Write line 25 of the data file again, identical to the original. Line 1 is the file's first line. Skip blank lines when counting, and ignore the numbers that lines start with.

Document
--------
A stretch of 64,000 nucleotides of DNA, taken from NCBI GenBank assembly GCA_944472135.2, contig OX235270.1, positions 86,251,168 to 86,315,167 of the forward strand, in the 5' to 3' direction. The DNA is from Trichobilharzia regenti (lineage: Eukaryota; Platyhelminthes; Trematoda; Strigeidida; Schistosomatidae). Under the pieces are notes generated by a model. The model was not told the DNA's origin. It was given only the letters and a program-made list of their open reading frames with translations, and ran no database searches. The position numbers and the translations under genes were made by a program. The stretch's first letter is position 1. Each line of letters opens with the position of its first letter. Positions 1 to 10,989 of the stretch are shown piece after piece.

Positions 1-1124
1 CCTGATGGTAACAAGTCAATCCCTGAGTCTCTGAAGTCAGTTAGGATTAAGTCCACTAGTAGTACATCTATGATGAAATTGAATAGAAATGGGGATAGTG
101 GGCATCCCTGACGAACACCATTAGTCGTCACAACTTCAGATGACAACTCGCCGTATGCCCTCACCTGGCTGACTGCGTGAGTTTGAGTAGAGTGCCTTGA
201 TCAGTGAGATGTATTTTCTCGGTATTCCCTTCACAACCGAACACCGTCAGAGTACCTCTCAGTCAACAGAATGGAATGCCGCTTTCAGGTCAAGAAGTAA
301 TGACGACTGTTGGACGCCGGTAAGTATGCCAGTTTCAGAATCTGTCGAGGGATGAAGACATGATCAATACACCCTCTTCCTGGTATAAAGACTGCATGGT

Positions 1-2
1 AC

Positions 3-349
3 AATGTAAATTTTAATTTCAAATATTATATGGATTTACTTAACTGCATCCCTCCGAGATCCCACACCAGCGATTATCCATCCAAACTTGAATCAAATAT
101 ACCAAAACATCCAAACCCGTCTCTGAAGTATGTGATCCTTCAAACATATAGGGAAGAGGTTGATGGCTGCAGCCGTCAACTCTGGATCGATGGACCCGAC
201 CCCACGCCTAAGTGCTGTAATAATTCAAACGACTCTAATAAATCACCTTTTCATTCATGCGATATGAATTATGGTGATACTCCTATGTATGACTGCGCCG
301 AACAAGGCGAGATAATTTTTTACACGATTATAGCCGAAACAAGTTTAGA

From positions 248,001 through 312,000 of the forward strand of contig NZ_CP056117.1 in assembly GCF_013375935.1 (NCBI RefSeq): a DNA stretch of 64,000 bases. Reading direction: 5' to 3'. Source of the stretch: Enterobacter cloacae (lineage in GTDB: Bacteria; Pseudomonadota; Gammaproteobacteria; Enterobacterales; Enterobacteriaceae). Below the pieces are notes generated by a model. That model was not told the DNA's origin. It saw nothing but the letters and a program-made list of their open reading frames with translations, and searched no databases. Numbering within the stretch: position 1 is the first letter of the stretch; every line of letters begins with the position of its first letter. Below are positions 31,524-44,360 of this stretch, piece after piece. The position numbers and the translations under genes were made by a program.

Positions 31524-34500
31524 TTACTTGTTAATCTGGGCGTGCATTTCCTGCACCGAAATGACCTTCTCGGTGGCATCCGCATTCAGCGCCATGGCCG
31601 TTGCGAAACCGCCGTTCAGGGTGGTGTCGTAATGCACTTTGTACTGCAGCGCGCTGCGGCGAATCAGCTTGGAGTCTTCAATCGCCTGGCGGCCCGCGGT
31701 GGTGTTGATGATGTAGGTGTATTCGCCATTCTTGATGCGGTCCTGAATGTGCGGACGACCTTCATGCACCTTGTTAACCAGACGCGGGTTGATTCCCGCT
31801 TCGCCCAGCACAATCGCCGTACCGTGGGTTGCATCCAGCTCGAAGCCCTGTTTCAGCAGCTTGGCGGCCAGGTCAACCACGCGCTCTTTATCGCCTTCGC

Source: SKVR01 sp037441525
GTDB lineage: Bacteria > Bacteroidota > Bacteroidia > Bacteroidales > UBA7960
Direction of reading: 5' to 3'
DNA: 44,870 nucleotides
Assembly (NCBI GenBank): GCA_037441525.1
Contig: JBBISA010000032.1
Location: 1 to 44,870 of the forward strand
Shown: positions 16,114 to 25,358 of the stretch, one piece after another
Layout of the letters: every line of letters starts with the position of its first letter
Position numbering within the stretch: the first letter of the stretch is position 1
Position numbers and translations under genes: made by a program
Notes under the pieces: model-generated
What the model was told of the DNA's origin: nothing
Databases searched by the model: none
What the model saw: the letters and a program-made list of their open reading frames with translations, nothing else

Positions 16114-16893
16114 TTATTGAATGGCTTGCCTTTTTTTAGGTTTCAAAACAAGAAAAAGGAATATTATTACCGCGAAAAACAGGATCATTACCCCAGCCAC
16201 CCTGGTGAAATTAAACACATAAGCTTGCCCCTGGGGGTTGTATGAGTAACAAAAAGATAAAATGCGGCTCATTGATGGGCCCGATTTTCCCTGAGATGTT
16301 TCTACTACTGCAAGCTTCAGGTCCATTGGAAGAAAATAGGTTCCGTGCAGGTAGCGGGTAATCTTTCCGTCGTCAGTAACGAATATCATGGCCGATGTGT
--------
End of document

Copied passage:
Contig: JBBISA010000032.1